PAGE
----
How to Become Your Best Self In 1(000,000) Easy Step
I’ve recently become quite jealous of my future self. I’ll sometimes get glimpses of her as she waltzes through the streets of New York or hops off a plane in London (work trip; all expenses paid, of course) and wonder why she has to rub her perfect lifestyle in my face. She walks her dog through the park every morning, remembers to do yoga more than once a month, and lives in an apartment with her best friends. It’s small, but decorated with string lights and plants that don’t require too much attention. She cooks meals that weren’t pre-made, always remembers to write thank you notes, and creates for a living. That’s right; for a living. Someone pays her to make things. I envy her elaborate portfolio of novels, scripts, songs, children’s books, and art galleries. I also envy her contact list. I mean, she has Michelle Obama on speed dial. And anyone with Michelle as their emergency contact has to be accomplished and interesting, right? (A girl can dream.)
I watch my Future Self go about her glamorous life as I sit here sifting through job postings. While I am writing my tenth cover letter of the day, she just published an essay in The New York Times. While I am eating ice-cream and watching an endless stream of movies, she just finished writing Netflix’s next hit rom-com. While I am constantly doubting my entire existence, she is fearless, confident, and fondly nostalgic about this phase of life. (The kind of nostalgia that only comes about with years and years of distance.)
In a perfect world, this future unravels in a way quite similar to "13 Going on 30". I’ll close my eyes, use some of Jenna’s Wishing Dust, and then…poof! I’ll wake up as my Future Self! Employed, successful, changing the world, and best friends with Taylor Swift.
However, in reality, this future world doesn’t exist. At least, not yet.
The tricky thing about the future, is that you have to work for it in the present. If I want to become really wonderful at something, then I need to start practicing now. And there is no word more intimidating to the overwhelmed dreamer than “now”. “Now” is an empty piece of paper, a box of untouched art supplies, a blank job application. “Now” is a list of things I will get to eventually, but am too overwhelmed with to actually start.
Doing anything now is daunting. Dreaming about the future is comforting. But thinking about combining the two to actually get where I want to be is the most intimidating thing of all.
Fortunately, as human beings, we have the magical ability to make choices. Depending on our circumstances, some of our decision making might be easier than others, but no matter what, we do get some say in the way we choose to live our lives. We have the ability to choose our reactions and what we care about and where we place that care. We also have the ability to decide whether or not we care enough about something to start the dang thing. And that, my friends, is the hardest part.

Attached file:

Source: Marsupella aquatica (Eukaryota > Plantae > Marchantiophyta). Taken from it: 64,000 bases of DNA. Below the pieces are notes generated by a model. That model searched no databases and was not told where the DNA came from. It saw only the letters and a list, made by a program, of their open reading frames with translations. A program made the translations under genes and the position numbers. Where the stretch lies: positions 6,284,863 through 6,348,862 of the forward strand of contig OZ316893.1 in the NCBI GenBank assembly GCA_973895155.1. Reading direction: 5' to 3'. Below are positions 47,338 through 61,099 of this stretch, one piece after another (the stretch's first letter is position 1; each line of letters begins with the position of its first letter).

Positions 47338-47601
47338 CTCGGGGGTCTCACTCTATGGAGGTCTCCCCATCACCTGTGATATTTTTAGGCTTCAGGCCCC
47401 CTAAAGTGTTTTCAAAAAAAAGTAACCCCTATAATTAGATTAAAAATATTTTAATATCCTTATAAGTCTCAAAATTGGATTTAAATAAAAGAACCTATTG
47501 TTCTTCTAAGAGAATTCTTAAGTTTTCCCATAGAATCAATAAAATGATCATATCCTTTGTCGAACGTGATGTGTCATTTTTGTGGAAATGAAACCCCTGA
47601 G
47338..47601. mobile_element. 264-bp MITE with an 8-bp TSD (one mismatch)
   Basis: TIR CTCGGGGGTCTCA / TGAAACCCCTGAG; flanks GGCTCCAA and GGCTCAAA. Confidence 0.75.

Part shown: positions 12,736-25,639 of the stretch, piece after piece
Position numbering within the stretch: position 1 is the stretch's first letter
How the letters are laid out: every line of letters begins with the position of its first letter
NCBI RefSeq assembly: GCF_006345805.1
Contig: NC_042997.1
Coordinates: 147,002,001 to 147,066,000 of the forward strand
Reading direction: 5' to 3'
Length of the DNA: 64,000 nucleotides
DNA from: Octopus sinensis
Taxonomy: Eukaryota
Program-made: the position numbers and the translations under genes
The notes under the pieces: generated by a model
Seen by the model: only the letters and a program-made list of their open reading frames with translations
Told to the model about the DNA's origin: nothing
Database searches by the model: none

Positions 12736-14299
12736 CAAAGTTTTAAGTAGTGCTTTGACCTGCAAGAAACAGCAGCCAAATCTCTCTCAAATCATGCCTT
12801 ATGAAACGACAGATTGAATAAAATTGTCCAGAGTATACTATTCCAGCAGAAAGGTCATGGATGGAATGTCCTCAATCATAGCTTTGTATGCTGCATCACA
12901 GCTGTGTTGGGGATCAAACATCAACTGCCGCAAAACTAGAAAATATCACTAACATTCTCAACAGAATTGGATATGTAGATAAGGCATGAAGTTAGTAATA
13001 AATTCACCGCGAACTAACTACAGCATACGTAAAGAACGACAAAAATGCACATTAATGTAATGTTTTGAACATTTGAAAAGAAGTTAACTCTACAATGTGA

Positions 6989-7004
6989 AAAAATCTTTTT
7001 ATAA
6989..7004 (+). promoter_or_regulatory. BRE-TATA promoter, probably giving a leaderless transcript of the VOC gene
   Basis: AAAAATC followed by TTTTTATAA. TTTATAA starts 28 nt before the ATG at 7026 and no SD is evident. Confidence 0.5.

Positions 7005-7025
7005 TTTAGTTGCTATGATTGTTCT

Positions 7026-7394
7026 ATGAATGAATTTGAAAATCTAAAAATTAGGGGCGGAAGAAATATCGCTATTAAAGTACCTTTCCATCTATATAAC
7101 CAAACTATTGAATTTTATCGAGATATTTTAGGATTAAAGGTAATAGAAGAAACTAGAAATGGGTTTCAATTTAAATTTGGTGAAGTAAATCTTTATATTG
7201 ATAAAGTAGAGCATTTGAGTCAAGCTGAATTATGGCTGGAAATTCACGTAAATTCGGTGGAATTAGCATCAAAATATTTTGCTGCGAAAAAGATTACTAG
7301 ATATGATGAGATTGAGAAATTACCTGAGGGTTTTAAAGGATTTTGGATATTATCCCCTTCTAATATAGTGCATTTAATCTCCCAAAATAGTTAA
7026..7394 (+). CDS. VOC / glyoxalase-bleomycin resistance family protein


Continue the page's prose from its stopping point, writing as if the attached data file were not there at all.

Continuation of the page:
Because unfortunately, as human beings, we often want to be immediately good at whatever it is we set out to do. And if we’re not “good” right from the start, then we become discouraged and end up in a whirlwind of self-doubt and comparison. We stop writing the poem or stop learning the instrument because someone out there is already doing it a whole lot better than we are.
But we have to remember that the experts had to start somewhere too. The only difference is that they began.
It’s easy to compare where I am now to where I want to be and get lost in the dreamy impracticality of it all. My dreams often feel like they are galaxies away, but that’s partly because we gloss over the messy in-betweens that have to take place first. We highlight success stories, not setbacks. We focus on wins, but never losses. And this can make a present full of setbacks and losses feel extremely discouraging.
But if I really want my Future Self to become a best-selling author, then I definitely won’t get there by staring at a wall all day. I’ll get there by picking up a pen and writing. I just have to do it. A word, a sentence, and then a paragraph. Our future selves are built by our present selves doing small things consistently. I won’t sit down today and write the next Great American Novel, but I can sit down and write one page. And if I do the same thing tomorrow, then I’ll have two pages. And eventually, after months and months of work, I might have a novel. And even if it’s not the greatest thing ever written, I’ll still be closer than when I started. And definitely closer than if I had never started at all.
As I look at my Future Self, I realize she didn’t just blink her eyes and magically transform into a successful person. She worked for it. She got up and practiced yoga and did a lot of lopsided tree poses before she could stand tall. She wrote every day and created a trashcan full of crappy drafts before she found words that truly worked. She kept going, enthusiastically, rather than becoming disheartened when something didn’t go as planned. And she most likely didn’t rely on wishing dust.
If you happen to have magic wishing dust, then please note that I am extremely jealous of you and you probably didn’t have to read this blog post. But if you’re like me (and the rest of the human population) then please note that I am screaming at you to just start! Use your Future Self as inspiration rather than intimidation. And then, one day, you’ll look back at this time with your own set of nostalgia glasses and be very, very happy you did.